The authors speculate that long-term protection, for example the perplexingly low mortality in very elderly people in 1918 who may have been exposed in youth to an H1N1-like virus, might be mediated by immune responses to relatively slowly evolving regions of the viral HA protein.
"Imagine a soccer ball studded with lollipops," Worobey explained. "The candy part of the lollipop is the globular part of the HA protein, and that is by far the most potent part of the against which our immune system can make antibodies. If antibodies cover all the lollipop heads, the virus can't even infect you."
Fatalities by birth year for H5N1 and H7N9: Most patients with birth years prior to 1968 are expected to have been initially exposed, as children, to a group 1 HA. The researchers found that most H5N1 vs. H7N9 mortality in these age groups is caused by the mismatched group 2 H7 HA virus. Conversely, most of those born in 1968 and later were exposed first to a group 2 HA (H3N2, orange shading). The mismatched H5 HA virus causes most mortality in these age groups. Credit: Michael Worobey
The part of the protein that represents the stem of the lollipop in this analogy is less exposed to the immune system's responses.
"Antibodies binding the HA stalk might not prevent infection altogether, but they can get in the way enough to prevent the virus from multiplying as much as it otherwise would, which protects you from severe disease and death," Worobey said.
"But a person with an antibody arsenal directed against the H3 protein would not have fared well when faced with flu viruses studded with H1 protein," Worobey said, "And we believe that that mismatch may have resulted in the heightened mortality in the age group that happened to be in their late 20s during the 1918 pandemic."
The authors note that childhood exposure to mismatched viral proteins may nevertheless have been better than nothing: isolated populations on islands where many individuals might have had no prior exposure to IAV before 1918 suffered mortality rates many times higher than the "H3N8" cohort of young adults worldwide.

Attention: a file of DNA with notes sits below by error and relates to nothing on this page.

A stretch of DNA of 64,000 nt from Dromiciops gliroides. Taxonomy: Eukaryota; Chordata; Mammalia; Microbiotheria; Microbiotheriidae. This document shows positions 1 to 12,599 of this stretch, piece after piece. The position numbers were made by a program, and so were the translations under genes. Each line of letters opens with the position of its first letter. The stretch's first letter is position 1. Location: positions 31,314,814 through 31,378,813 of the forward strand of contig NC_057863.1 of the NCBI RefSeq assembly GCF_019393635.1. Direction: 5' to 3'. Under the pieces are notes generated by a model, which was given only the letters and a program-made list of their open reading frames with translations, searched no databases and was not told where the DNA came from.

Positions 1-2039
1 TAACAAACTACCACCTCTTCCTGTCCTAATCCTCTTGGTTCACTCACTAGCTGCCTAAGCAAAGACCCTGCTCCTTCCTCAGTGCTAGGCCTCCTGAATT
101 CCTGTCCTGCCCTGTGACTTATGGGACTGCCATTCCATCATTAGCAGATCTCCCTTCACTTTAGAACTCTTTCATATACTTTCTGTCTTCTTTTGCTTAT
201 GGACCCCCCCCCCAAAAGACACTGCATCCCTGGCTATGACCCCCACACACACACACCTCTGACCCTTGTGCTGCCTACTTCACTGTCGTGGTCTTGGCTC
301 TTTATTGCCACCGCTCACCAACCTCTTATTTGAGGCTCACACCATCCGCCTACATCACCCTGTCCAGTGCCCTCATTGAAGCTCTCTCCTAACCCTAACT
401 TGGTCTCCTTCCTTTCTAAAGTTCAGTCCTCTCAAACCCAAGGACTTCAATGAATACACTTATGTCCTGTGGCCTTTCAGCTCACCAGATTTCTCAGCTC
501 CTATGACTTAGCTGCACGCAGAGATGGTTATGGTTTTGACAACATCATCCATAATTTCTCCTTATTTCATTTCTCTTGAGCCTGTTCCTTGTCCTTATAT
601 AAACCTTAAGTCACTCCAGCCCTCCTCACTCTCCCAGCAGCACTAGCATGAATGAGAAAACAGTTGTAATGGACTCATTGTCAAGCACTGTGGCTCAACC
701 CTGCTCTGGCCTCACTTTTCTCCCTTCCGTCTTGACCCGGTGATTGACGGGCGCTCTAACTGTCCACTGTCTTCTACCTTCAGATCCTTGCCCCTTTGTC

The authors suggest that immunization strategies that mimic the often impressive protection provided by initial childhood exposure to influenza virus variants encountered later in life might dramatically reduce mortality due to both seasonal and novel IAV strains.
Worobey said the new perspective does not just apply to the pandemic of 1918, but might also explain patterns of seasonal flu mortality and the mysterious patterns of mortality from highly pathogenic avian origin H5N1. H5N1causes higher mortality rates in young people and H7N9 causes higher mortality in the elderly. In both cases, the more susceptible age groups were exposed initially, as children, to viruses with a mismatched HA, and may suffer severe consequences similar to young adults faced with a mismatched virus in 1918.
"What seems to be the decisive factor is prior immunity," Worobey said. "Our study takes a variety of observations that have been difficult to explain and reconciles and places them into a logical chain able to explain many patterns of influenza mortality over the last 200 years. What we need to do now is to attempt to validate these hypotheses and determine the exact mechanisms involved, then apply that knowledge directly to better prevent people from dying from seasonal flu and future pandemic strains."